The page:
In this case, the Court of Appeals re-affirmed that the defenses of assumption of risk and contributory negligence are separate and distinct and usually require separate questions on a special verdict form. In doing so, the Court reversed a decision of the Court of Special Appeals that had affirmed a trial court’s decision to withhold from the verdict sheet a question as to whether the plaintiff assumed the risk of injury. Although the trial court had instructed the jury on both defenses of contributory negligence and assumption of the risk, it later refused to include a specific jury question on assumption of the risk. In doing so the trial court had explained that “assumption of risk is a form of negligence” so it was covered under the verdict question asking whether the plaintiff was contributorily negligent.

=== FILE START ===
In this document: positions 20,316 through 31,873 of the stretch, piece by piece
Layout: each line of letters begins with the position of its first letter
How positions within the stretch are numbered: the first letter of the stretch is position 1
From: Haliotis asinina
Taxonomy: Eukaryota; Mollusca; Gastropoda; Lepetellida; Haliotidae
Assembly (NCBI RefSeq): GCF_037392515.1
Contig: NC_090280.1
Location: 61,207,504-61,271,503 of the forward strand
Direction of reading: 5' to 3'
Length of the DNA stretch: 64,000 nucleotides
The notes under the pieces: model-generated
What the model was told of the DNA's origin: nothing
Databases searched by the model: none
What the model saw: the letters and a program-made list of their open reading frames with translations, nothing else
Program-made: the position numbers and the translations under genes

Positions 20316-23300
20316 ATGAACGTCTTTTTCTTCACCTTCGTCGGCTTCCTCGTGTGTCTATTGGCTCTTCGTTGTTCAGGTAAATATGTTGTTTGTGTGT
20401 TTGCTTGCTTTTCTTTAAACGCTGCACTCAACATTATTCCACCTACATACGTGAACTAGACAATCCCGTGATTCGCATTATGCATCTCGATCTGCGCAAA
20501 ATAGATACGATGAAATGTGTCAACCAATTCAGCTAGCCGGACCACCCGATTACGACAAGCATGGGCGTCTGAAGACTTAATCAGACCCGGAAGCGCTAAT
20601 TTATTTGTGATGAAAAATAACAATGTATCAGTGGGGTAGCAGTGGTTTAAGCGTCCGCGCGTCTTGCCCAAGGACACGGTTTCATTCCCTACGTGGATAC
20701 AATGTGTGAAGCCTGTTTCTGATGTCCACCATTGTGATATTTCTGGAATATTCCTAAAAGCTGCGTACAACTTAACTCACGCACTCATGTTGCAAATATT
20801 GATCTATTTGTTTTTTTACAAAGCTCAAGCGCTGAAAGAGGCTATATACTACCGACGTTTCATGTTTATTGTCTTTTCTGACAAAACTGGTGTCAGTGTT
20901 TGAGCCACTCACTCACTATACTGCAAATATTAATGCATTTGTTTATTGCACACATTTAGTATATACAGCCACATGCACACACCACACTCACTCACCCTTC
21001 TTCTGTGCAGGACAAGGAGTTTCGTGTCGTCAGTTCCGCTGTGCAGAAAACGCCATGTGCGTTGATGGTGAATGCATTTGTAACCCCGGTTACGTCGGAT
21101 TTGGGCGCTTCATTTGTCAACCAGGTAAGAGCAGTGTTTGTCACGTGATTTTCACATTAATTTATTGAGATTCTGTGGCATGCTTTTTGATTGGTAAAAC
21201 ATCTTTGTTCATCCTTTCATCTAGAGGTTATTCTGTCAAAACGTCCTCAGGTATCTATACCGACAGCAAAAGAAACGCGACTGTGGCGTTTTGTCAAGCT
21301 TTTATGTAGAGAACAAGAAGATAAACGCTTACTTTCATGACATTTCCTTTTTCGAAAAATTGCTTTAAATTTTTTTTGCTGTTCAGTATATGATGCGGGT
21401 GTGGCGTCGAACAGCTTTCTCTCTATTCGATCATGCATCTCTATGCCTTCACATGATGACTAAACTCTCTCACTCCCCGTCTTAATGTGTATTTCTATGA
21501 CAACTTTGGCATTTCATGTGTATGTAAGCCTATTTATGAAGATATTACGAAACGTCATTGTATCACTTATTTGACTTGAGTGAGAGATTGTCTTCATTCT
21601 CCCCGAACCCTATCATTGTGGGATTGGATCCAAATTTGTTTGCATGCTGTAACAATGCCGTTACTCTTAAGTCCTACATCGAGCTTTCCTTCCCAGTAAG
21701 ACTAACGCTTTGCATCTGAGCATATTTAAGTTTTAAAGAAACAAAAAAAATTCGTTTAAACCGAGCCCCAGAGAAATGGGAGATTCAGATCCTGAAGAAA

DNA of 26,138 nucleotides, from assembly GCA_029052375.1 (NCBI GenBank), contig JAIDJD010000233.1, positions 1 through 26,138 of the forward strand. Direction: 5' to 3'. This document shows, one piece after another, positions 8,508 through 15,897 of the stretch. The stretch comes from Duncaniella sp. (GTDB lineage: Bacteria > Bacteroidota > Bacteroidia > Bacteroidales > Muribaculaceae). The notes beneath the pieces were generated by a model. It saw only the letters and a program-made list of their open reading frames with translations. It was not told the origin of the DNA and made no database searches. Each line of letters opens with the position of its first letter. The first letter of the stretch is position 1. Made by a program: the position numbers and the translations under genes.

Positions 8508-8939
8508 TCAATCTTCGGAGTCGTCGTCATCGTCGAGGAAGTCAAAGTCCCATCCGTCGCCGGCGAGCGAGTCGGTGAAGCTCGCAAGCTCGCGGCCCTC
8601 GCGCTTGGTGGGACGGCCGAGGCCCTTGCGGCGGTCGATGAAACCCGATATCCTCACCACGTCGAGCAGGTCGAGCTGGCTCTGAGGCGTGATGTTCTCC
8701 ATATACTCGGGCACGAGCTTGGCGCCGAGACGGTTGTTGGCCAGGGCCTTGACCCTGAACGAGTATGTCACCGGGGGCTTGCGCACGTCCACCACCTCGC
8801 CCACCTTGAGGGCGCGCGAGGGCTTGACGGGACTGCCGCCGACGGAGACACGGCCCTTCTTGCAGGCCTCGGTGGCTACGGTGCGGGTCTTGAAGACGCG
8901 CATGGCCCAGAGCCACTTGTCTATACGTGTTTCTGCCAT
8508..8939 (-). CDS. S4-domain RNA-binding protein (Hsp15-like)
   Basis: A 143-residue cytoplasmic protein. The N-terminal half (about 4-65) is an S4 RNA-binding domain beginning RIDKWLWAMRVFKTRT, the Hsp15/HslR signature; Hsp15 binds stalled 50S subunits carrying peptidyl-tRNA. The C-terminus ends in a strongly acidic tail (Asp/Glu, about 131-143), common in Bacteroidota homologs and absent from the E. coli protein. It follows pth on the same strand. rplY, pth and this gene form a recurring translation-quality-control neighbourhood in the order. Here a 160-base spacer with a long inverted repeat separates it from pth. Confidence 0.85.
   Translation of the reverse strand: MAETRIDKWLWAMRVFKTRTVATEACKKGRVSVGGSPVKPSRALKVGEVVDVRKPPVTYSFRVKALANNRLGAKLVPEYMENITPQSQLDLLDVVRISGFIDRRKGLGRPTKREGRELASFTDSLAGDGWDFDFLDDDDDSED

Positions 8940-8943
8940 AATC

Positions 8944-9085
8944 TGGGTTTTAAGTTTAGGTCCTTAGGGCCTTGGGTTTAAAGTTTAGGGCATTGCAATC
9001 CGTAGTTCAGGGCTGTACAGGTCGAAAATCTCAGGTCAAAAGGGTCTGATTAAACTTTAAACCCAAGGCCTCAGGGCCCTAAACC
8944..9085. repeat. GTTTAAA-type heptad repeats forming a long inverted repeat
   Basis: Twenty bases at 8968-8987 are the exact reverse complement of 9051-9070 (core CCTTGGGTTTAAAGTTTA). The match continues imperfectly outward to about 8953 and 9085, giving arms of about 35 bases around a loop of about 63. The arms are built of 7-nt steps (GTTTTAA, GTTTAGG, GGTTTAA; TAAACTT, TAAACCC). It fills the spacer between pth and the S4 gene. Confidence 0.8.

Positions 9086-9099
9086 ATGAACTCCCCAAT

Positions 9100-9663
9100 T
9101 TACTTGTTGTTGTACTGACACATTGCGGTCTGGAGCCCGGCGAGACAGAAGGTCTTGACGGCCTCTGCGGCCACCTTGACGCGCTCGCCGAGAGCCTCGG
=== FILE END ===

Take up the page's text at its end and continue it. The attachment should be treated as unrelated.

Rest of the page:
The case arose out of a gas station customer’s trip and fall inside a convenience store that was undergoing renovations. There was evidence that the gas station had ample warning signs cautioning customers that renovations were ongoing. Despite these warnings, the customer crossed through the convenience store and tripped and fell.
The Court of Appeals explained that the only time that the two defenses overlap is if all reasonable jurors would conclude that the risk assumed was unreasonable and, therefore, the act of assuming the risk is necessarily negligent. In this case, the risk of crossing through an area of a convenience store that was undergoing renovations was not a risk that all jurors would conclude as being unreasonable. Therefore, the defenses did not overlap and separate jury questions were required. The Court reversed the Court of Special Appeals’ judgment affirming the verdict and remanded it for a new trial.